Friday, 11 March 2016
Top 5 most recent advances in Prostate Cancer research...
1 The Complete Genomic Landscape of Prostate Cancer Mapped
PCF provided funding to the International Prostate Cancer “Dream Team,” led by Drs. Arul Chinnaiyan (University of Michigan) and Charles Sawyers (Memorial Sloan Kettering Cancer Center) to analyze the genetic profile of 150 advanced prostate cancer tumors, providing an unprecedented look at the disease. The resulting complete digital image of the disease, known as the tumor’s genomic landscape, can tell doctors precisely who to treat, and how they should be treated.
This achievement is highly significant because prostate cancer is not a single disease, and its variations are associated with a wide variety of outcomes. Using only a microscope to guide them, there is no way for doctors to match a patient to an optimal treatment. This work begins to change the paradigm of “one-size” treatment fits all.
This work will dramatically improve the care of prostate cancer patients. The Dream Team’s results mean that if a doctor were to biopsy a tumor, there would be nearly a 90% chance that there would be something treatable in its DNA. The doctor could then write a prescription for the most effective course of treatment, whether FDA-approved or experimental.
2 Resolving Health Disparities in Prostate Cancer: New Signatures Identified
In 2015, discoveries in prostate cancer genetics helped us better understand the disproportionate disease burden carried by African-American men, who are 64% more likely to develop prostate cancer than any other race or ethnicity, and 2.4 times more likely to die from the disease. A pioneering study by PCF Young Investigator Kosj Yamoah, MD, PhD (Moffitt Cancer Center) identified 6 new biomarker signatures of aggressive disease in African-American men with prostate cancer. These findings, published in the September 1 issue of Journal of Clinical Oncology, shed much-needed light on the biological factors that predispose African-American men to early, aggressive disease, and provide important targets for future drug development.
This major breakthrough carries with it a new, unanticipated problem: we don’t know the function of most of these genes. In order to address this inequality, we need to do basic science on the function of these genes. It is time to invest resources in this arena and solve this disparity for good. This major breakthrough carries with it a new, unanticipated problem: we don’t know the function of most of these genes. In order to address this inequality, we need to do basic science on the function of these genes. It is time to invest resources in this arena and solve this disparity for good.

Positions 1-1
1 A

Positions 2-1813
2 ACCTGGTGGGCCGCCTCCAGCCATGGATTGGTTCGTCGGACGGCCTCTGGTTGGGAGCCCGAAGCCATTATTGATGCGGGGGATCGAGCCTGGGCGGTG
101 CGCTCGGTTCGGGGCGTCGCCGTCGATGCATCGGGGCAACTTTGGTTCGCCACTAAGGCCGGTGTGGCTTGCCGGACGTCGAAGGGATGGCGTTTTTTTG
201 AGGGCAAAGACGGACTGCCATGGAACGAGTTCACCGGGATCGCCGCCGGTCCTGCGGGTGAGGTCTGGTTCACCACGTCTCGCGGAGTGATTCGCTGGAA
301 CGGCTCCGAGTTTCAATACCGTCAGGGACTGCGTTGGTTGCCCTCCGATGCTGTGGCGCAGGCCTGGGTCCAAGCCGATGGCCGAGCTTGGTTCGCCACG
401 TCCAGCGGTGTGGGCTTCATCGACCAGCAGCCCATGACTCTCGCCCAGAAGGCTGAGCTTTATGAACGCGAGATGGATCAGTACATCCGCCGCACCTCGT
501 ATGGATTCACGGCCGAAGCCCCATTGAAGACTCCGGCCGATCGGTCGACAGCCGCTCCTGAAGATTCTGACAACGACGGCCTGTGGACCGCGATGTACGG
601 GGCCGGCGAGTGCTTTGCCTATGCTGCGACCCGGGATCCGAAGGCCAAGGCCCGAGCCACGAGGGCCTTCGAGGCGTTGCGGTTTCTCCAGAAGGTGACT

3 Key Mechanism of Metastasis Discovered
When considering prostate cancer genomics, there is nothing more significant than identifying new vulnerabilities in the disease – targets that can be exploited with new drugs to put patients into lasting remissions. A team of researchers led by Karen Knudsen, PhD (Thomas Jefferson University) has done just that—their studies revealed that a single molecule called DNA-PK drives cancers from a slow growing, benign disease into a killer.
Under normal conditions, DNA-PK, along with half a dozen other molecules, helps to combat routine DNA damage. However, Dr. Knudsen’s team found that it also helps cancer cells evade many forms of treatment. In men with prostate cancer, they discovered, DNA-PK molecules are recruited by the androgen receptor (AR), which are responsible for feeding male hormones to tumor cells, allowing these mutated cells to survive. By identifying DNA-PK as a key mechanism of metastasis, the team’s research has enormous clinical implications with the potential to impact thousands of prostate cancer patients.
4 Landmark Trial Shows Same Drug Effective in Ovarian, Prostate Cancer
A major new trial, funded in part by PCF, has concluded that olaparib—the world’s first medicine approved for the treatment of ovarian cancer patients with BRCA1/2 defects—can also benefit men with certain types of prostate cancer. Nearly 30% of men with advanced prostate cancer harbor mutated BRCA1/2 genes. In the trial, called TOPARP-A, olaparib significantly benefited as many as one third of prostate cancer patients, including many who did not inherit these cancer genes, but whose tumors acquired these defects over time. TOPARP-A is a major milestone as it is the first study to show the benefit of precision medicine in prostate cancer.The potential benefit of prostate cancer solutions for saving lives from other cancers will soon be realized.
5 Exercise and Healthy Habits Found to Decrease Prostate Cancer Risk
Even with the most sophisticated analyses, genes alone cannot predict with complete certainty if a man will develop prostate cancer in his lifetime. This is why living a healthy lifestyle is imperative. A new study by Stacey Kenfield, ScD and June Chan, ScD (University of California San Francisco) has found that vigorous exercise and other healthy habits may cut a man’s chances of developing lethal prostate cancer by up to 68%. While we have always been aware of the benefits of exercise and nutrition, we now know that it has a direct impact on a man’s prostate health. Not only that, but the same habits that can stave off prostate cancer development and recurrence may also prevent against other age-related illnesses including heart disease and diabetes.